In the coming months we’ll seek to partner with other 3rd parties, their supporters and those who believe in a more open and democratic process so that we can develop and advocate for a legislative package that will reduce the unfair aspects of the petitioning process and create a more open, democratic system of campaigns and elections.

I also want to offer a special thank you to Connecticut’s reporters and media for providing us with fair and extensive coverage of our campaign.

Finally, a special word of congratulations goes out to Joe Visconti, the other 3rd party candidate, who, along with his team of supporters, did a remarkable job collecting the signatures necessary to get on the ballot. Joe has shown that the People can challenge the incumbency parties and, shake up the establishment. I wish him continued success as he speaks out on the issues he is so passionate about.”

Given the recent scandal over Jumoke Academy and its sponsor, FUSE, you would think the State Board of Education and State Commissioner Stefan Pryor would be extra careful when authorizing new charters, but you would be wrong.

Civil rights attorney Wendy Lecker writes here about the Board’s perfunctory scrutiny of applicants and the absence of any due diligence when someone wants a charter. The charter world, it turns out, is very cozy indeed. Michael Sharpe, the ex-CEO of Jumoke Academy was supposed to run a new charter called Booker T. Washington Academy in New Haven. After Sharpe resigned, the founder of the school wanted to proceed without Sharpe.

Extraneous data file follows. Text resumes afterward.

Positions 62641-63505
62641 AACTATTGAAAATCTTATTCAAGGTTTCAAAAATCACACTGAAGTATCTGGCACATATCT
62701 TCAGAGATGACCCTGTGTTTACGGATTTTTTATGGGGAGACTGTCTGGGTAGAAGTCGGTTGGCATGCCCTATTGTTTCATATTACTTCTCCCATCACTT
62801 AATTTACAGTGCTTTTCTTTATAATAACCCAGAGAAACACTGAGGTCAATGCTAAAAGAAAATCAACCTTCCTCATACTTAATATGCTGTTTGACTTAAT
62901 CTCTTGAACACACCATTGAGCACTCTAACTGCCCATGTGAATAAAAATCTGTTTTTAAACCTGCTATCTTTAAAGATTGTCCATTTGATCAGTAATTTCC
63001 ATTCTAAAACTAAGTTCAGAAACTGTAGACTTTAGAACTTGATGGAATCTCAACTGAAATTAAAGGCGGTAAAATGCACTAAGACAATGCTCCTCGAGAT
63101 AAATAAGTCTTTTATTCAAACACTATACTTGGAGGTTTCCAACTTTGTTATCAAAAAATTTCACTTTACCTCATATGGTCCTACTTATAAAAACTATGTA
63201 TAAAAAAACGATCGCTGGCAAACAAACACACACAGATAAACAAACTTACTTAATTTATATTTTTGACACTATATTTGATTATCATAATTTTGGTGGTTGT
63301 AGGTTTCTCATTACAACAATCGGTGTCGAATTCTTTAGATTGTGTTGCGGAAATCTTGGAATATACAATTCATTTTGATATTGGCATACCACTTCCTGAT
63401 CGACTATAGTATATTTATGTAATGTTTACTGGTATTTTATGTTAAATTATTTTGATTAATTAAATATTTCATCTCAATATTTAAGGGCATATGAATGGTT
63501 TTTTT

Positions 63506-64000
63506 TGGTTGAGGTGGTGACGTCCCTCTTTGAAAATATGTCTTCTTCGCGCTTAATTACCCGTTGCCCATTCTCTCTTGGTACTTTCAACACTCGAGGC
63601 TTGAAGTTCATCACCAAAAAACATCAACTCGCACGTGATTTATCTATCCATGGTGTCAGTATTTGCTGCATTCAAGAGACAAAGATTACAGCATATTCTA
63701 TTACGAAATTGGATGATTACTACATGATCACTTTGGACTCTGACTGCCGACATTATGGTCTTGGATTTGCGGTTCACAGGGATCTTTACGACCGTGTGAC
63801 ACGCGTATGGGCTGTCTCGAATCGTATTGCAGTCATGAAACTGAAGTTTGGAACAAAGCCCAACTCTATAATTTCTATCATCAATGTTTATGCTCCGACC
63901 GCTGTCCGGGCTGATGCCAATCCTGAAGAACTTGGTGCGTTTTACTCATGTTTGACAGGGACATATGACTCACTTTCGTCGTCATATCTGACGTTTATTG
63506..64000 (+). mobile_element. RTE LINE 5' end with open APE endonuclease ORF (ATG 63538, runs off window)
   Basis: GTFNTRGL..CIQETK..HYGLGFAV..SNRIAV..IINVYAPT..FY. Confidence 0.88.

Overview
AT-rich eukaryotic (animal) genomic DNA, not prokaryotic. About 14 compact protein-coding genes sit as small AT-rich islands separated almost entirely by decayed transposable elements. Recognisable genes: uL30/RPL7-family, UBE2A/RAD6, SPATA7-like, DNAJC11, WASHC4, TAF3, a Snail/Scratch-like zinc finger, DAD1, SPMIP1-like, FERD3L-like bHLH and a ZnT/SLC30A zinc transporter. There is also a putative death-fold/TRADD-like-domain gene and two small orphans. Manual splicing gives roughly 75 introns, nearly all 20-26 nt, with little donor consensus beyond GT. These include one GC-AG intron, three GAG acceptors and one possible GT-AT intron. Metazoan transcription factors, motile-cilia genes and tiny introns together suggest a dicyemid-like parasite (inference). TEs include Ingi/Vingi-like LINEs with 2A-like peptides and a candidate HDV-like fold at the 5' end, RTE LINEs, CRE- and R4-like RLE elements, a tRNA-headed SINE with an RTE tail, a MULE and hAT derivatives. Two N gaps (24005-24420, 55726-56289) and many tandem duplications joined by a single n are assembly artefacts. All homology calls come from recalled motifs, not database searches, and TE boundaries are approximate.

“Given Pryor’s and the Board’s gross negligence in allowing the first application to sail through without scrutiny, it was incumbent upon them to exert real oversight when the BTWA founder, Reverend Eldren Morrison, decided he still wanted to open a charter school. Since the original application was invalidated, Pryor and the Board should have required that BTWA repeat the same legally required process all charter school applicants must undergo.

“Instead, Commissioner Pryor and the State Board of Education rushed through a “modified” application ignoring both the charter law and SDE’s own procedure, which mandated, among other things, a local public hearing. The cut-and-pasted new application was presented directly to the State Board on August 4.

“Astoundingly, the State Board once again abdicated its responsibility and approved this modified application without any scrutiny.